Positive end-expiratory pressure

Positive end-expiratory pressure (PEEP) is the pressure in the lungs (alveolar pressure) above atmospheric pressure (the pressure outside of the body) that exists at the end of expiration.[1] The two types of PEEP are extrinsic PEEP (PEEP applied by a ventilator) and intrinsic PEEP (PEEP caused by an incomplete exhalation). Pressure that is applied or increased during an inspiration is termed pressure support.peep

Intrinsic PEEP (auto)

Auto (intrinsic) PEEP — Incomplete expiration prior to the initiation of the next breath causes progressive air trapping (hyperinflation). This accumulation of air increases alveolar pressure at the end of expiration, which is referred to as auto-PEEP.

Auto-PEEP develops commonly in high minute ventilation (hyperventilation), expiratory flow limitation (obstructed airway) and expiratory resistance (narrow airway).

Once auto-PEEP is identified, steps should be taken to stop or reduce the pressure build-up.[2] When auto-PEEP persists despite management of its underlying cause, applied PEEP may be helpful if the patient has an expiratory flow limitation (obstruction).[3][4]

Extrinsic PEEP (applied)

Applied (extrinsic) PEEP — is usually one of the first ventilator settings chosen when mechanical ventilation is initiated. It is set directly on the ventilator.

A small amount of applied PEEP (4 to 5 cmH2O) is used in most mechanically ventilated patients to mitigate end-expiratory alveolar collapse.[5] A higher level of applied PEEP (>5 cmH2O) is sometimes used to improve hypoxemia or reduce ventilator-associated lung injury in patients with acute lung injury, acute respiratory distress syndrome, or other types of hypoxemic respiratory failure.[6]

Complications and Effects

Positive end-expiratory pressure can contribute to:

  • Decrease in
    • systemic venous return, CO, CI
    • PCWP, preload, blood pressure
  • Increase in:
    • Intrathoracic pressure, RV afterload (CVP and PAP)
    • FRC
  • Pulmonary barotrauma can be caused. Pulmonary barotrauma is lung injury that results from the hyperinflation of alveoli past the rupture point.
  • The effects of PEEP on intracranial pressure (ICP) have been studied. Although PEEP is hypothesized to increase ICP due to impedance of cerebral blood flow, it has been shown that high PEEP does not increase ICP.[7][8]
  • Renal functions and electrolyte imbalances, due to decreased venous return metabolism of certain drugs are altered and acid-base balance is impeded.[9]


John Scott Inkster an English anaesthetist and physician is credited with discovering PEEP.[10] When his discovery was published in the proceedings of the World Congress of Anaesthesia in 1968, Inkster called it Residual Positive Pressure.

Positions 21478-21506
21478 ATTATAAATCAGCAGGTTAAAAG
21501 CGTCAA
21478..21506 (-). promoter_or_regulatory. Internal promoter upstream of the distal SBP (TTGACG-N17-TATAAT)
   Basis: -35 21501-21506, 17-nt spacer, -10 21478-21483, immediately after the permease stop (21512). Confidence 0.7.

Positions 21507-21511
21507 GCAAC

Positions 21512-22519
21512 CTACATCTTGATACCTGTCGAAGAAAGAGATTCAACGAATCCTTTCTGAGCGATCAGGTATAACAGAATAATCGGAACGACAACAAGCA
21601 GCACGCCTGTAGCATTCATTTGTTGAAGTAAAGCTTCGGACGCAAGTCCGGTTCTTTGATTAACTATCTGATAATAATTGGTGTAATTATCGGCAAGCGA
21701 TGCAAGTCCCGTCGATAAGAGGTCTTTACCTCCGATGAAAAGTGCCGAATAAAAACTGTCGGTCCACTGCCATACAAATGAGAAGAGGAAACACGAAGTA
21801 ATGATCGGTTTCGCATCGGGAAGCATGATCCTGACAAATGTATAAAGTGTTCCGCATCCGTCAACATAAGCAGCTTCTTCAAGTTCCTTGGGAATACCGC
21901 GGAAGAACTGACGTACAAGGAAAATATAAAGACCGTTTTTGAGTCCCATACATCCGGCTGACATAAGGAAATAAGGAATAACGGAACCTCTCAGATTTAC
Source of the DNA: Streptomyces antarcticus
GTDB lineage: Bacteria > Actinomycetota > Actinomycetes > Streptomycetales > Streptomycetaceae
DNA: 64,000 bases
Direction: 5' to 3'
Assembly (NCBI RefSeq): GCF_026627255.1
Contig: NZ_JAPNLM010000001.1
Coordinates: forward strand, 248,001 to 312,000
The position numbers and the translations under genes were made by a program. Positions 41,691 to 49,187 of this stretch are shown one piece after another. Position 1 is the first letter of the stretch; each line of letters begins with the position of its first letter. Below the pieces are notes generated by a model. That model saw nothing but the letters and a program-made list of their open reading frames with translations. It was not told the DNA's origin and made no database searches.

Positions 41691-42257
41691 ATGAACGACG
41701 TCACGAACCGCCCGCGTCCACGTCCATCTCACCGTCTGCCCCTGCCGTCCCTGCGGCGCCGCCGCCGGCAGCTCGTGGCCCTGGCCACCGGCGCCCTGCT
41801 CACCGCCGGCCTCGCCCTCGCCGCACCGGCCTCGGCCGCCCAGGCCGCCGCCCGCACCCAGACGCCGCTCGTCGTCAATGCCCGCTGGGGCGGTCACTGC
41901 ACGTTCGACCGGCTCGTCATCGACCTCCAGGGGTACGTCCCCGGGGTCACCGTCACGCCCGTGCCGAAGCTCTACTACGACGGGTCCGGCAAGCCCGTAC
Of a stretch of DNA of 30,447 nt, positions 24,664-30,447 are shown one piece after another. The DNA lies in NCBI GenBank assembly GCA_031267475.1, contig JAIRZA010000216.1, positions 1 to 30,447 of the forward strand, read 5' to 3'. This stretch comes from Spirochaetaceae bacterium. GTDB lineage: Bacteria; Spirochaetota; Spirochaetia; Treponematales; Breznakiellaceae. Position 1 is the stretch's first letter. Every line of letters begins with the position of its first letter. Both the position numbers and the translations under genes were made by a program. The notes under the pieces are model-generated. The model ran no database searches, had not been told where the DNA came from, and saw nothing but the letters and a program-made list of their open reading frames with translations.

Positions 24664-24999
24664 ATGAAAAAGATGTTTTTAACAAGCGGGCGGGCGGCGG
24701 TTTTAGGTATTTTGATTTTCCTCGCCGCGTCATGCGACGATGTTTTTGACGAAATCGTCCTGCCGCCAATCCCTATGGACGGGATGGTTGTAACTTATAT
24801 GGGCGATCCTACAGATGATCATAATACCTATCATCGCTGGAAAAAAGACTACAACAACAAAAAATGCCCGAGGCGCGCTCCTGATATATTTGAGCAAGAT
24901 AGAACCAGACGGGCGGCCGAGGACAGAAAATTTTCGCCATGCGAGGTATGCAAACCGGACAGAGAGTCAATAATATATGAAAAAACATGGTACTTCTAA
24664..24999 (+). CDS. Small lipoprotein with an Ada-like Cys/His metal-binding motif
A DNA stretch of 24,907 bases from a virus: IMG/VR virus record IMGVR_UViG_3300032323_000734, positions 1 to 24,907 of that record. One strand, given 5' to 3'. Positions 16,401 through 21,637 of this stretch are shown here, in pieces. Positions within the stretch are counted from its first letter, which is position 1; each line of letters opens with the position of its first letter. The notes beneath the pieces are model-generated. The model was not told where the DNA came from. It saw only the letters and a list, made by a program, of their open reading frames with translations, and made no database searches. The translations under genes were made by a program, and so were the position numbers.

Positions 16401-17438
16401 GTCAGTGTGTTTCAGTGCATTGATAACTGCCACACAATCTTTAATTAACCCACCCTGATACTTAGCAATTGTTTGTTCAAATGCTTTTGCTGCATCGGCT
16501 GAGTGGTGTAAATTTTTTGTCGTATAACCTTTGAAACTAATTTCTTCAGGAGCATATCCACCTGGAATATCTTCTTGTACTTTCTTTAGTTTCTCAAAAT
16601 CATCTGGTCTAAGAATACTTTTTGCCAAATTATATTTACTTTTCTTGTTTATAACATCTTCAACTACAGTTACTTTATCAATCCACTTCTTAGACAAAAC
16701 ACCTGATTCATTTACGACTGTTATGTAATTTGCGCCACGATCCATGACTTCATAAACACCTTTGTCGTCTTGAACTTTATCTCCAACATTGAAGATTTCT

See also


  1. "Positive end-expiratory pressure (PEEP)". TheFreeDictionary.com. Citing: Saunders Comprehensive Veterinary Dictionary. 2007.
  2. Caramez, MP; Borges, JB; Tucci, MR; Okamoto, VN; et al. (2005). "Paradoxical responses to positive end-expiratory pressure in patients with airway obstruction during controlled ventilation". Crit Care Med. 33 (7): 1519–28. doi:10.1097/01.CCM.0000168044.98844.30. PMC 2287196. PMID 16003057.
  3. Smith, TC; Marini, JJ (1988). "Impact of PEEP on lung mechanics and work of breathing in severe airflow obstruction". J Appl Physiol. 65 (4): 1488–99. doi:10.1152/jappl.1988.65.4.1488. PMID 3053583.
  4. Kondili, E; Alexopoulou, C; Prinianakis, G; Xirouchaki, N; et al. (2004). "Pattern of lung emptying and expiratory resistance in mechanically ventilated patients with chronic obstructive pulmonary disease". Intensive Care Med. 30 (7): 1311–8. doi:10.1007/s00134-004-2255-z. PMID 15054570.
  5. Manzano, F; Fernández-Mondéjar, E; Colmenero, M; Poyatos, ME; et al. (2008). "Positive-end expiratory pressure reduces incidence of ventilator-associated pneumonia in nonhypoxemic patients". Crit Care Med. 36 (8): 2225–31. doi:10.1097/CCM.0b013e31817b8a92. PMID 18664777.
  6. Smith, RA (1988). "Physiologic PEEP". Respir Care. 33: 620.
  7. Frost, EA (1977). "Effects of positive end-expiratory pressure on intracranial pressure and compliance in brain-injured patients". J Neurosurg. 47 (2): 195–200. doi:10.3171/jns.1977.47.2.0195. PMID 327031.
  8. Caricato, A; Conti, G; Della Corte, F; Mancino, A; et al. (March 2005). "Effects of PEEP on the intracranial system of patients with head injury and subarachnoid hemorrhage: The role of respiratory system compliance". The Journal of Trauma and Acute Care Surgery. 58 (3): 571–6. CiteSeerX doi:10.1097/01.ta.0000152806.19198.db. PMID 15761353.
  9. Oliven, A; Taitelman, U; Zveibil, F; Bursztein, S (March 1980). "Effect of positive end-expiratory pressure on intrapulmonary shunt at different levels of fractional inspired oxygen". Thorax. 35 (3): 181–5. doi:10.1136/thx.35.3.181. PMC 471250. PMID 6770485.
  10. Craft, Alan (December 13, 2011). "John Scott Inkster". BMJ (obituary). 343: D7517. doi:10.1136/bmj.d7517.
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